The theme of government overreach is a familiar one, but not one that the average person really thinks about when it comes to education.
The levels of intrusion and overreach being exhibited by the US Dept. of Education have been increasing ever since it’s inception. However, that overreach has accelerated at an alarming rate in the last seven years.
Extensive data collection, expansion of big brother style programs, monitoring and tracking of student behaviors and the use of lawsuits to force compliance of social justice issues under the guise of Title IX are just a few of the ways the U.S. Dept. of Education has usurped authority and dictated outcomes for the states.
An article written by Kim Fink of Coastal Carolina Taxpayers Association on these very issues caught my eye recently.
I’ve been given permission to repost the whole thing here on the blog. See below.
New Level of Overreach: Government Report Recommends Schools Conduct “Home Visits”
By Kim Fink
Once upon a time, in a land far, far away, people hungered for a land of freedom and choice – a place where they could worship as they pleased, where they were free to prosper or to fail, where God and family were the most important aspects of life. This place used to be America.
Today, we live in a society of excuses and government dependency. Our culture is being lost to social engineering and suffocating government micromanagement. No more are we exceptional and overcomers of adversity; we are all victims. We are taught that we cannot succeed without the government’s “help.”
There are many examples I could refer to, but I am choosing just one to share now: our public education system. Public education has been corrupted by federal intrusion and forced compliance – intrusion in the form of Common Core and aligned high-stakes assessments, and compliance forced by a slightly veiled threat of withholding federal funds. Some of the changes, such as the gutting of the Family Educational Rights and Privacy Act, have been accomplished by regulatory action, bypassing Congress.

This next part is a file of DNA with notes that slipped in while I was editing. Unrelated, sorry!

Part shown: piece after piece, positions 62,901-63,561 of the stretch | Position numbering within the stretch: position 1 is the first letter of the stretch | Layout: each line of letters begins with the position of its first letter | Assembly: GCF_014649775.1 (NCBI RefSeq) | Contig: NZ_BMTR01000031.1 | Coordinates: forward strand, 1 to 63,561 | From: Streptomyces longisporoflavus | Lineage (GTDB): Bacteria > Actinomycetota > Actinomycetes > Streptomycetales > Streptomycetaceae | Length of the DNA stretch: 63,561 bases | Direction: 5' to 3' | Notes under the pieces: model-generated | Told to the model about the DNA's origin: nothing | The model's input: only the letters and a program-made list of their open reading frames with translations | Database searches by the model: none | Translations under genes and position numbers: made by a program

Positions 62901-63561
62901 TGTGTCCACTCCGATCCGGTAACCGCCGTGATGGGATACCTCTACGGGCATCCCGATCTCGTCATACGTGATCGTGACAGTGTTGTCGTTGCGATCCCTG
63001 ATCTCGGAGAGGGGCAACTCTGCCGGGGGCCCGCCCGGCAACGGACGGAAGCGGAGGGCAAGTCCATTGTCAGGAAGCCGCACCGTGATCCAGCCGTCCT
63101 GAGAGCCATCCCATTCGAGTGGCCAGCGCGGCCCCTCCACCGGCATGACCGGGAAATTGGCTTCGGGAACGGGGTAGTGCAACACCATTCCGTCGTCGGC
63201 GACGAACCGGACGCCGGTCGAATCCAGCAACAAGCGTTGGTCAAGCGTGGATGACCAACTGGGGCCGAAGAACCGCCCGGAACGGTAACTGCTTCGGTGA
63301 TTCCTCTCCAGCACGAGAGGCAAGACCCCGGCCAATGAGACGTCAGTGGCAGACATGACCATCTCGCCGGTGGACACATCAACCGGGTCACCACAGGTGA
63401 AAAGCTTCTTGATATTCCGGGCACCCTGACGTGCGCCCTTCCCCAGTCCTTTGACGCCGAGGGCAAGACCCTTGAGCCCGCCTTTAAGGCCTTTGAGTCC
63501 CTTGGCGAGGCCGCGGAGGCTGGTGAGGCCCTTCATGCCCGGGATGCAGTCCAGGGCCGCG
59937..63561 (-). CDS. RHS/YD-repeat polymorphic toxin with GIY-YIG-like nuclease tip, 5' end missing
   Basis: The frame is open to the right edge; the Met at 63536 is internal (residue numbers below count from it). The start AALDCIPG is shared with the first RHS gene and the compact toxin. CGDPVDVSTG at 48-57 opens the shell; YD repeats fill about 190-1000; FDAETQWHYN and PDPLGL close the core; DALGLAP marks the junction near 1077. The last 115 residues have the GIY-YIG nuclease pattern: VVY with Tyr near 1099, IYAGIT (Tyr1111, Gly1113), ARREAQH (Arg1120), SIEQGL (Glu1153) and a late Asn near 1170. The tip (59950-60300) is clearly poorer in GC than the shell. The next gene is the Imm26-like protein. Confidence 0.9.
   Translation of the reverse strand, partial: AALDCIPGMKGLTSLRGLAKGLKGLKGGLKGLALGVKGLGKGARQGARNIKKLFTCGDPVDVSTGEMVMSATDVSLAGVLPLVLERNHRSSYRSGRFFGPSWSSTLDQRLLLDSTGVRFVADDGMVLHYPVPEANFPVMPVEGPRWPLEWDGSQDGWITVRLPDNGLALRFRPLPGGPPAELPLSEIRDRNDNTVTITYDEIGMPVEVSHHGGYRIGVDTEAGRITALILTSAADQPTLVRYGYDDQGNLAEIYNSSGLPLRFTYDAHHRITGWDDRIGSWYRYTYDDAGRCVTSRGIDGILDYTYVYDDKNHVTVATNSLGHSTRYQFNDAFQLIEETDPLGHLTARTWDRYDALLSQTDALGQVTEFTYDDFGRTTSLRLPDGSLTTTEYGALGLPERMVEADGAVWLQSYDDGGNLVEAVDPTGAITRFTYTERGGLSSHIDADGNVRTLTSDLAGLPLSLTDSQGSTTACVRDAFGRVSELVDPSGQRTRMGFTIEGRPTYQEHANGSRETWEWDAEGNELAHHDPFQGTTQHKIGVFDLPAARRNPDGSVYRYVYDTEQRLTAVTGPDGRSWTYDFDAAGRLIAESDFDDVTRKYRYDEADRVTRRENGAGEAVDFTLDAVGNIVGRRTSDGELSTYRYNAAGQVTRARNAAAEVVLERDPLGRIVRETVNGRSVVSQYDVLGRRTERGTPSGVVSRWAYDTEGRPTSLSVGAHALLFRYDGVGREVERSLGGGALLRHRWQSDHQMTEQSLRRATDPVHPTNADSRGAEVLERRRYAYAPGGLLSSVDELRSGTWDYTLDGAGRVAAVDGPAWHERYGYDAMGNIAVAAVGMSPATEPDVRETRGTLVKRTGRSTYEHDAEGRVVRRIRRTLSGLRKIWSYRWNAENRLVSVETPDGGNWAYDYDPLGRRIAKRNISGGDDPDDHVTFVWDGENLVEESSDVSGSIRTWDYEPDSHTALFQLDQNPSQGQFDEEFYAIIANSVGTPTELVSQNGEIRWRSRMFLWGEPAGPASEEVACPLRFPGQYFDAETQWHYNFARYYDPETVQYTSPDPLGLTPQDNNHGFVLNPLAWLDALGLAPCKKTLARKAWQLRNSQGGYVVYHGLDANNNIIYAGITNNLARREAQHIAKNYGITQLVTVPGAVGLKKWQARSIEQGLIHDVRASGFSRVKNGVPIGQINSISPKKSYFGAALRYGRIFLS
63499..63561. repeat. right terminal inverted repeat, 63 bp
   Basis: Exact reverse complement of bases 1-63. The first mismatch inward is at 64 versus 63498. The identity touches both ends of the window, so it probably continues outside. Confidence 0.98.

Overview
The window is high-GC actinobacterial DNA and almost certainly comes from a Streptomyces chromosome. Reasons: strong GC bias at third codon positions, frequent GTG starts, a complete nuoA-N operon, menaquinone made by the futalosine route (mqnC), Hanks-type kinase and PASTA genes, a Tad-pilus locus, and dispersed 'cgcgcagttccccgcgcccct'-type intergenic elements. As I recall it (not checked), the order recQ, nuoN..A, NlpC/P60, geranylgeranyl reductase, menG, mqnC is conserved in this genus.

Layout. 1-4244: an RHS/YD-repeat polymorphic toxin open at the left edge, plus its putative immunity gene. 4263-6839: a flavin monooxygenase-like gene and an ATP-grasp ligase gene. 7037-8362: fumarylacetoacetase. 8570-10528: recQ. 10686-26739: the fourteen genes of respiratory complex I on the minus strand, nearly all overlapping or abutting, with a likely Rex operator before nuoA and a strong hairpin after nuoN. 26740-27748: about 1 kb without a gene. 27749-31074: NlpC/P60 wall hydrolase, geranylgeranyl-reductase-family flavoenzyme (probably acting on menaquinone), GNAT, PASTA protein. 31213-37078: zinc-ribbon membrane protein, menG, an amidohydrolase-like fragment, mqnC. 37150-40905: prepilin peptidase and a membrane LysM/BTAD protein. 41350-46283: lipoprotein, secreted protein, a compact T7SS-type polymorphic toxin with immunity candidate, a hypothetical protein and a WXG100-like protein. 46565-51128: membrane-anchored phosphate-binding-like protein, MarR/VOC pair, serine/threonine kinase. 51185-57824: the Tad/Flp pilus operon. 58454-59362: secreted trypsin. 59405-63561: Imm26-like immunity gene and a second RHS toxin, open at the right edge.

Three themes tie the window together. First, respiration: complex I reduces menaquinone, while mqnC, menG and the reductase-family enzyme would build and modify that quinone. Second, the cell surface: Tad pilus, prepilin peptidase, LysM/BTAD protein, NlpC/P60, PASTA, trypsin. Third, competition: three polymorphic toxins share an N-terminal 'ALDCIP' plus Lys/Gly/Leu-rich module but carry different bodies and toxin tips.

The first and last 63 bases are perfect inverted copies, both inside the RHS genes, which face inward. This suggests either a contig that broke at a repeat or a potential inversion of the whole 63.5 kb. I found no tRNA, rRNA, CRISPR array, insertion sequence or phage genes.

The U.S. Department of Education (USED) did not exist until 1979, when President Carter created it to pay off teachers’ unions for their support. I can’t help but wonder how the education system that took the U.S. to the moon and back has been lost. How in the world did our 20th-century scientists, writers, engineers, historians, and political leaders accomplish so much without the benefit of nationalized standards and USED? And not only is USED unnecessary, it is unconstitutional, as education is not one of the enumerated powers given to the federal government. Education is a State’s responsibility, and RIGHT.
But USED has ballooned and morphed into a Leviathan intent on controlling ever-increasing segments of American family life. Case in point: the new “Family Engagement” provisions of the recently rammed-through Every Student Succeeds Act (ESSA). (See here and here to find out how your House member and senators voted.) Pursuant to that statute (laughably marketed as a “conservative” bill), USED has joined the Department of Health and Human Services to develop recommendations for improving program coordination and “quality” across federally funded early-learning and early-child-development programs, birth to 8 years of age. Parents are no longer considered the most important people in our children’s lives. These government agencies consider themselves “equal partners” in child-rearing.
The Departments have released a draft report of their statement on Family Engagement that can be found here. I find this draft report a disturbing demonstration of federal government overreach and intrusion into family life.
Disturbingly, ESSA allows government assessment of our children’s social-emotional and behavioral development. As part of that assessment, page 13 of the above report – the reason I felt compelled to write this essay – recommends “home visits,” allegedly to support fruitful relationships between families and teachers. All parents should be outraged that any government, minus some evidence of criminal activity, believes itself entitled to intrude into the sanctity of their home.
Beyond this fundamental objection, the “home visits” proposal creates a list of questions: Who will make these visits? What kind of training will they have? When will the visits happen? Will they be scheduled or a surprise? Will the teacher be the one doing the visits, and if so, who will be responsible for his or her personal safety? How will the teacher be compensated for this time? Who creates the criteria for the visit? What data points will be collected? Will the collected data be available for the family to review? Will parents have some sort of due process to correct erroneous statements and false conclusions? How will this data be used and shared? May the parent refuse the visit? Read the full report for other alarming recommendations.
If this proposal doesn’t motivate parents to stand up for their children and their families, and against the nanny government, the country founded by the heroes of 1776 is lost. It is time we take a stand. It is time we hold our elected officials responsible for the decisions they are making. It is time to be the country our founders intended.